What you need to know about DACA

PHOTO: People hold signs against President Donald Trumps proposed end of the DACA program that protects immigrant children from deportation at a protest in New York City, Aug. 30, 2017. PlayJoe Penney/Reuters
WATCH What is DACA?

Attorney General Jeff Sessions announced Tuesday that the Trump administration will phase out the Deferred Action for Childhood Arrivals (DACA) policy that was initiated under President Barack Obama in 2012, which protects immigrants who arrived in the United States in their youth from deportation.

President Donald Trump characterized the decision as one made to protect the laws of the U.S., and urged Congress to develop a solution in the next six months before the program is ended.

"I do not favor punishing children, most of whom are now adults, for the actions of their parents," Trump said in a statement. "But we must also recognize that we are nation of opportunity because we are a nation of laws."

The president previously expressed his fondness for the group covered by the policy, saying last week: “We love the Dreamers. We love everybody" -- despite vowing to end the program during his presidential campaign when he labelled it "illegal."

Here’s what you need to know about the program:

What is DACA?

DACA was started by Obama in 2012 to allow certain undocumented immigrants who were children when they were brought to the U.S. to apply for deferred action, and be eligible for work permits.

The policy was implemented as an executive action, and could easily be undone with the stroke of the presidential pen.

What happens when DACA is nixed?

One of the big questions now that Trump has decided to end the program is what will happen to the nearly 800,000 so-called Dreamers who came out of the shadows and registered with the government after the program was introduced. As of July 31, there were 794,846 initial grants since the inception of the program.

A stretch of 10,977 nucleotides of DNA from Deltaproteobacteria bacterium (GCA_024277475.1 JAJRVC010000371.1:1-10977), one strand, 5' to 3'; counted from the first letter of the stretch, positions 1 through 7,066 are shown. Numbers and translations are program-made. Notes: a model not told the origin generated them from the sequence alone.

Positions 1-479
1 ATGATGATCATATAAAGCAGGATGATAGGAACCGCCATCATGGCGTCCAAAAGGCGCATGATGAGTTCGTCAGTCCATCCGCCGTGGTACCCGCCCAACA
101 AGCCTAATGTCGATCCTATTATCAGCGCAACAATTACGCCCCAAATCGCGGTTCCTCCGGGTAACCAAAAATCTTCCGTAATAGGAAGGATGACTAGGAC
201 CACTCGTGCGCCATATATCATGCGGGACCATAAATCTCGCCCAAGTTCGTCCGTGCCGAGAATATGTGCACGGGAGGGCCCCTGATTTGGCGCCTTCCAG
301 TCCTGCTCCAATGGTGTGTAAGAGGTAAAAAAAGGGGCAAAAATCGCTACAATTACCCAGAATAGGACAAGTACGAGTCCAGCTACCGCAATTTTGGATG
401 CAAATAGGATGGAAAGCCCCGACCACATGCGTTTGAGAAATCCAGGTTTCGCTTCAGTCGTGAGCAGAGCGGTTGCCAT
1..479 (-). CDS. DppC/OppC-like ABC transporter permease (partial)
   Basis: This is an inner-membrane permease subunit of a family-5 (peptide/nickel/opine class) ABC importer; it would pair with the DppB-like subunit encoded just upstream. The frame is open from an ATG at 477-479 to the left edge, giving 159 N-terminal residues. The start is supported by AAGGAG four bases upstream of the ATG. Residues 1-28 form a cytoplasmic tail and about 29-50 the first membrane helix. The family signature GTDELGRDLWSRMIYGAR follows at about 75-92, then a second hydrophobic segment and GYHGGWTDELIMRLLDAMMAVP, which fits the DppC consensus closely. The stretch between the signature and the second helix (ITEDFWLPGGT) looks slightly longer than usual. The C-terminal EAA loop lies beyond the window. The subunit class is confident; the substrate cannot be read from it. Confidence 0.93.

It remains to be seen whether these individuals would be turned over to immigration enforcement and be targeted for deportation. Current policy allows U.S. Citizenship and Immigration Services to share information with Immigration and Customs Enforcement (ICE) if it receives an application for someone who has committed a felony crime, or has an outstanding warrant.

Another looming question is what will happen to the work permits. One of the big perks of DACA was that it allowed individuals to obtain a legal work permit. Those permits normally last two to three years, and the question would be whether those are now void immediately, or if they will be phased out.

Why is Trump acting to get rid of the program now?

A group of 10 state attorneys general, led by Texas Attorney General Ken Paxton, set Tuesday as a deadline for the president. In a letter, Paxton wrote that if the administration doesn’t end DACA by Sept. 5, he will amend the complaint in the case against the Deferred Action for Parents of Americans (DAPA) -- a lawsuit Texas fought and won -- to include DACA. This would put the administration in the position of defending the program.